Life is a Trip

· 4 min read

I tore a square from a perforated sheet of paper artfully decorated with imagery of the Buddha and placed it under my tongue. Earlier, I had tested to confirm the presence of an indole — specifically lysergic acid diethylamide, or LSD-25 — and the absence of substances that may kill me. I was about to undergo my first psychedelic experience.

At the time, I was living in the hellscape that is chronic stress, anxiety, paranoia, and depression. I had done my research. This was a far cry from the optimal conditions to embark on a psychedelic journey but I had a calling and I needed to answer it.

Most of my six hour experience was that of survival — a game I was all too familiar with — but this time I was playing hard mode. I was forced to breathe through it and live in the present moment. I had no other option if I were to survive. Nothing else mattered because in the present moment — and only the present moment — I was okay.

It may sound like a quintessential “bad trip” but there were also moments of beauty, clarity, and deep truth. This experience revealed so much about myself and the way my mind works and it only left me more curious.

My first exposure to the existence of LSD was in my seventh grade health class. “This seems pretty cool — too bad it’s illegal,” I thought. I was a good kid. Thoughts of psychedelics largely laid dormant over the next seventeen years but my calling would thump progressively louder. My curiosity led me closer but my fears and mastery of self-suppression won every time.

I was self-educated on dosage, effects, set and setting, test kits, and possible interactions with medications and other drugs. I had learned about psychedelic use dating back to ancient times, the history of psychedelics in psychiatry in the 1950s and 1960s, and their potential for healing. I was already doing everything else to manage my mental health but far too stubborn to take antidepressants. Besides, they interact negatively with psychedelics and I really wanted to have that experience.

I dosed myself with various psychedelics roughly once every second month for the following three years, picking up little nuggets of wisdom along the way. I entered each experience with a set of intentions I wished to address and held great respect to the power of the substances I consumed. Experience had revealed how quickly they could rock me off my center and I was not messing around.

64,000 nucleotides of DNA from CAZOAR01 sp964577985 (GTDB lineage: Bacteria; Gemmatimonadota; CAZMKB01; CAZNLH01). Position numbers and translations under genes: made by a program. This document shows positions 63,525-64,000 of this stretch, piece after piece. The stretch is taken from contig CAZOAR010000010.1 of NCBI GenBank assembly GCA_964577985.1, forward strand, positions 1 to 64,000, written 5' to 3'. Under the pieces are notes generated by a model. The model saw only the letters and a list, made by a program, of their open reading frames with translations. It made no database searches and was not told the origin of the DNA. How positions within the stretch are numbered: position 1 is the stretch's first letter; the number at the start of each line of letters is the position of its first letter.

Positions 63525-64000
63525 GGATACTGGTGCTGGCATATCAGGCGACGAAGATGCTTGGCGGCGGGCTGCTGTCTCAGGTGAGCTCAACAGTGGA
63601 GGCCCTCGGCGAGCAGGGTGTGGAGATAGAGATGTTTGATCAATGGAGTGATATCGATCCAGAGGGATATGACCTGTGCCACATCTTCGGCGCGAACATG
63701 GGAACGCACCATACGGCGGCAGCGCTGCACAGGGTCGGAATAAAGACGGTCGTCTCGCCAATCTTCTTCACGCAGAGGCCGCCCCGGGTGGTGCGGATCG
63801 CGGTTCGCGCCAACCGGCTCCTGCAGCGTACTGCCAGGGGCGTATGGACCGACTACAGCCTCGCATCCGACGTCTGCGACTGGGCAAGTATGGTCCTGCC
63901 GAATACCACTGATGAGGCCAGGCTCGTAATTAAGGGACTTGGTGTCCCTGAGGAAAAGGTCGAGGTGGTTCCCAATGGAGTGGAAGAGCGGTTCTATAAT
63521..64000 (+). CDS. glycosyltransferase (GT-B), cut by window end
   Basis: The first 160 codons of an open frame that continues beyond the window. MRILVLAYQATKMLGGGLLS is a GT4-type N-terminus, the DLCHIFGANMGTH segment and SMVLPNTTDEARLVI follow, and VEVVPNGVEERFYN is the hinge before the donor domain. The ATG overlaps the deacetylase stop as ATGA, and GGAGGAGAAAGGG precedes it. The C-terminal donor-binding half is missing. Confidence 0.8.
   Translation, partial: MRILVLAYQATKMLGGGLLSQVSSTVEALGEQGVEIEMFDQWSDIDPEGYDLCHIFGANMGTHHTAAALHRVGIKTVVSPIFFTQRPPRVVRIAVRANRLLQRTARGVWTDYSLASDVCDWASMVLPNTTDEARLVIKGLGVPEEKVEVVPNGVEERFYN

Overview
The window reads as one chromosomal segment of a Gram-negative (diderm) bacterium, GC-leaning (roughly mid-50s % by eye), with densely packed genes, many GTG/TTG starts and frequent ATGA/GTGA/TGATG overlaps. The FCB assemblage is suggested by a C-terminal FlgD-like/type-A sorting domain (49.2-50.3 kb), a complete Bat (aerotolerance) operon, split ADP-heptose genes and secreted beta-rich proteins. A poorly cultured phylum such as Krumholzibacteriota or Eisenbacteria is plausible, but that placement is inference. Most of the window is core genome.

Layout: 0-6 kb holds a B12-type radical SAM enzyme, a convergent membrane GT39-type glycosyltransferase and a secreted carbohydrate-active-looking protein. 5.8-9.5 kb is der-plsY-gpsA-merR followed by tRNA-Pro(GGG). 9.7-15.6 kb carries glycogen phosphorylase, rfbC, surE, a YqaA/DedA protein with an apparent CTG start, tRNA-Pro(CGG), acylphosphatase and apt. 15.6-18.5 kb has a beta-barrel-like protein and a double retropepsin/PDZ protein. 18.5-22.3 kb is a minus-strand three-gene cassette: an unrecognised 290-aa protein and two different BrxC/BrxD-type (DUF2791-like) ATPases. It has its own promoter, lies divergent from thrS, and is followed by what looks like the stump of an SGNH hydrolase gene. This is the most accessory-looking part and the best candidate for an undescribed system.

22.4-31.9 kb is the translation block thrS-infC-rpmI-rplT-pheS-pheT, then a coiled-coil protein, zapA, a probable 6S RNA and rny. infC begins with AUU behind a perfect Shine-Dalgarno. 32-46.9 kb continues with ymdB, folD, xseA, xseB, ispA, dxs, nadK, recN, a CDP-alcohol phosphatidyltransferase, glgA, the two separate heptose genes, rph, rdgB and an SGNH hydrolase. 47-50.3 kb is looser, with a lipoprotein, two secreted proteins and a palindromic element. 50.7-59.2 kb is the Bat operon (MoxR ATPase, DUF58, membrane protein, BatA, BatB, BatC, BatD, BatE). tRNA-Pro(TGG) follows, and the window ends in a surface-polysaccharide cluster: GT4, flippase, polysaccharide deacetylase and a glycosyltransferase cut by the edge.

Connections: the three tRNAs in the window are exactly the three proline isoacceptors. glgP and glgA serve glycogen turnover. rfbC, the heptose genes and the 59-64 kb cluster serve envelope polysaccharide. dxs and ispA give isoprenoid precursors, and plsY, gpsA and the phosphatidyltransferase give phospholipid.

I had the veil of fear lift at some point during most experiences. I knew that what lied on the other side was love, compassion, happiness, and pleasure, but I kept succumbing to the fear. I knew it was all a choice. I could see it so clearly, but I still hadn’t quite figured out how to live from a positive state more permanently. I had thirty years of defense mechanisms to break free of and I was ready.

I gradually increased the frequency of which I dosed and entered each experience with the intent to lean into the fear as it came up. Tripping on Saturday, processing on Sunday, and working through it in therapy on Tuesday became part of my weekly routine. Elements of a painful past would still rise, but it was different now. I could just sit there with a smug face and throw up two cosmic middle fingers to it all.

I felt a shift. For the first time in my life, I was truly proud of myself. I knew I’d soon be in a position where the risk of continuing this path would outweigh the rewards. It was time to have some fun.

I went through a short-lived solo quarantined party phase. I had planned to continue until the day I left but my body and mind were telling me that time with these substances was over, at least for now. I got the message and I needed to hang up the phone.

Psychedelics opened me up to a new set of mental constructs and helped me connect with my authentic self. I still drift away as I get caught in the daily grind but they helped bring awareness to what that looks like and tools for reconnecting without the use of psychoactive chemicals.

I hope to explore deeper in the future but it is clear that they have no place in this next chapter of my life. I need some time to integrate the lessons I’ve learned. My mind is clear and my heart is pure. I have work to do.